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Thirteen [DVD]

100 customer reviews

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Product details

  • Actors: Holly Hunter, Evan Rachel Wood, Nikki Reed, Jeremy Sisto, Brady Corbet
  • Directors: Catherine Hardwicke
  • Producers: Nikki Reed, Catherine Hardwicke, Jeffrey Levy-Hinte, Michael London
  • Format: PAL
  • Language: English
  • Subtitles: None
  • Dubbed: None
  • Subtitles For The Hearing Impaired: None
  • Audio Description: None
  • Region: Region 2 (This DVD may not be viewable outside Europe. Read more about DVD formats.)
  • Aspect Ratio: 16:9 - 1.77:1
  • Number of discs: 1
  • Classification: 18
  • Studio: Universal
  • DVD Release Date: 3 May 2004
  • Run Time: 95 minutes
  • Average Customer Review: 4.3 out of 5 stars  See all reviews (100 customer reviews)
  • ASIN: B0001MIQ9O
  • Amazon Bestsellers Rank: 14,305 in DVD & Blu-ray (See Top 100 in DVD & Blu-ray)

Reviews

Product Description

Anxiously trying to fit into the peer-pressure-cooker environment of junior high, thirteen year old Tracy (Evan Rachel Wood) goes to shocking lengths in order to befriend Evie (co-writer Nikki Reed), the most popular girl in school. Now the two are inseparable – and incorrigible – leaving Tracy’s desperate mother (Academy Award winner Holly Hunter) powerless to rescue her from a whirlwind of drugs, sex and crime.

From Amazon.co.uk

A gut-wrenching portrait of adolescence, Thirteen is made all the more powerful because it was cowritten by a teenage girl, Nikki Reed, who also costars in the movie. Tracy (Evan Rachel Wood), a serious good student, finds herself needing to express her anger and resentment at her fractured family life. To rebel, she pursues a friendship with the reckless, alluring Evie (Reed), who seems to have all the cocksure freedom that Tracy desires. What follows is both harrowing and compelling: Tracy becomes enmeshed in a relationship with Evie that empowers Tracy and drags her deeper into the misery she wants to escape--and terrifies her mother (Holly Hunter), who struggles desperately to hold on to her daughter's love. Thirteen makes every step on this path utterly convincing, due to the vivid script, energised direction and astonishingly alive performances from Hunter, Reed and especially Wood. It's jolting, sad and mesmerising. --Bret Fetzer

Customer Reviews

4.4 out of 5 stars

Most Helpful Customer Reviews

12 of 12 people found the following review helpful By Edward W. on 10 Feb. 2005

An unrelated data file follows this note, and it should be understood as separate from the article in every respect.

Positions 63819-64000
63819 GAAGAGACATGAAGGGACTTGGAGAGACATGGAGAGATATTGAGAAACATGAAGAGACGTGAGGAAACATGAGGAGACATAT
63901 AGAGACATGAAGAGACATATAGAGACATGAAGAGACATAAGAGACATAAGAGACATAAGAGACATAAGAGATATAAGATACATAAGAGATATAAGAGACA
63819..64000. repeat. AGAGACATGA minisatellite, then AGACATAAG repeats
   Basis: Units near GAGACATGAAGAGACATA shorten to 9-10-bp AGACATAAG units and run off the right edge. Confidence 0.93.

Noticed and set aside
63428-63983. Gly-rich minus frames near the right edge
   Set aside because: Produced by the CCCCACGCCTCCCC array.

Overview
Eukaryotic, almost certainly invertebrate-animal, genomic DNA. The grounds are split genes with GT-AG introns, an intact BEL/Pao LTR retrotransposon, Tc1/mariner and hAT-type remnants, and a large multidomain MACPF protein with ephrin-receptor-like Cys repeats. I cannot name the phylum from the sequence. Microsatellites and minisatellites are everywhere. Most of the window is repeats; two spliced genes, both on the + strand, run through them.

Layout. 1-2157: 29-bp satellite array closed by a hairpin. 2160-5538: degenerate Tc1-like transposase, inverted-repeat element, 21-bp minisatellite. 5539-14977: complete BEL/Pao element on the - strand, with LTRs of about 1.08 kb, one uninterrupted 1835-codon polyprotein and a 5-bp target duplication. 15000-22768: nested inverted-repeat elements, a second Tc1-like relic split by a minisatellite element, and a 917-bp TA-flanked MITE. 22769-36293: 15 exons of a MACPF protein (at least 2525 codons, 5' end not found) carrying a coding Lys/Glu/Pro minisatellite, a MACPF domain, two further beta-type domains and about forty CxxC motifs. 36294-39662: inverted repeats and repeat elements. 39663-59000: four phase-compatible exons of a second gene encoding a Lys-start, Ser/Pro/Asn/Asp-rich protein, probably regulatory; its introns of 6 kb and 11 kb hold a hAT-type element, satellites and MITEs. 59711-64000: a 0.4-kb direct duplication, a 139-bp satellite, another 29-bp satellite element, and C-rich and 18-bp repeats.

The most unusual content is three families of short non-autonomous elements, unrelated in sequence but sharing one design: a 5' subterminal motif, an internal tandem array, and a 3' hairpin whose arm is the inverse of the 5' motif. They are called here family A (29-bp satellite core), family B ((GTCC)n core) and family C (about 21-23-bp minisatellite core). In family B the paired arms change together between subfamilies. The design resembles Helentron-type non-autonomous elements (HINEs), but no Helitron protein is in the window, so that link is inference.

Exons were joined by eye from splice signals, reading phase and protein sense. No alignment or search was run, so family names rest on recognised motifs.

Format: DVD
This film pulls no punches, and viewers should be aware that this is a serious and at times disturbing portrait of female adolescence - not family viewing. The movie documents the burgeoning friendship between two teenage tearaways, Evie and Tracy. Two relative newcomers Nikki Reed and Evan Rachel Wood expertly play the central characters. Reed is also shockingly credited as co-writer along with the film's director Catherine Hardwicke. Tracy starts the film as every mothers dream daughter; she has close ties to her family, sweet local friends and is academically successful. However she is not content and so pushes her self into a destructive relationship with the schools hottest and most dangerous girl - Evie. Over a four-month period the girls proceed to push the limits of their defined society, together they experiment with drugs and alcohol, self-abuse, their sexuality, and how far they can push the authority figures in their lives.
There are no easy options or answers within this film. While it does touch on the roots of these girls' problems - the lack of father figures, abuse and neglect, mall culture, the increasing sexualisation of young women and plain teenage rebelliousness - it never seeks to give a direct or simple explanation. It is this subtlety that makes the film so powerful. The girls are portrayed neither as monsters or saints, they are a product of society they live in and yet they are fighting against its limitations. Throughout the film I felt sympathy towards all of the main characters, which is impressive given the nature of their actions, however the stand out performance from Holly Hunter as Tracy's mother really is something else.
This is a film that all parents should watch.
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14 of 15 people found the following review helpful By Mr. Robert Myatt on 6 May 2004
Format: DVD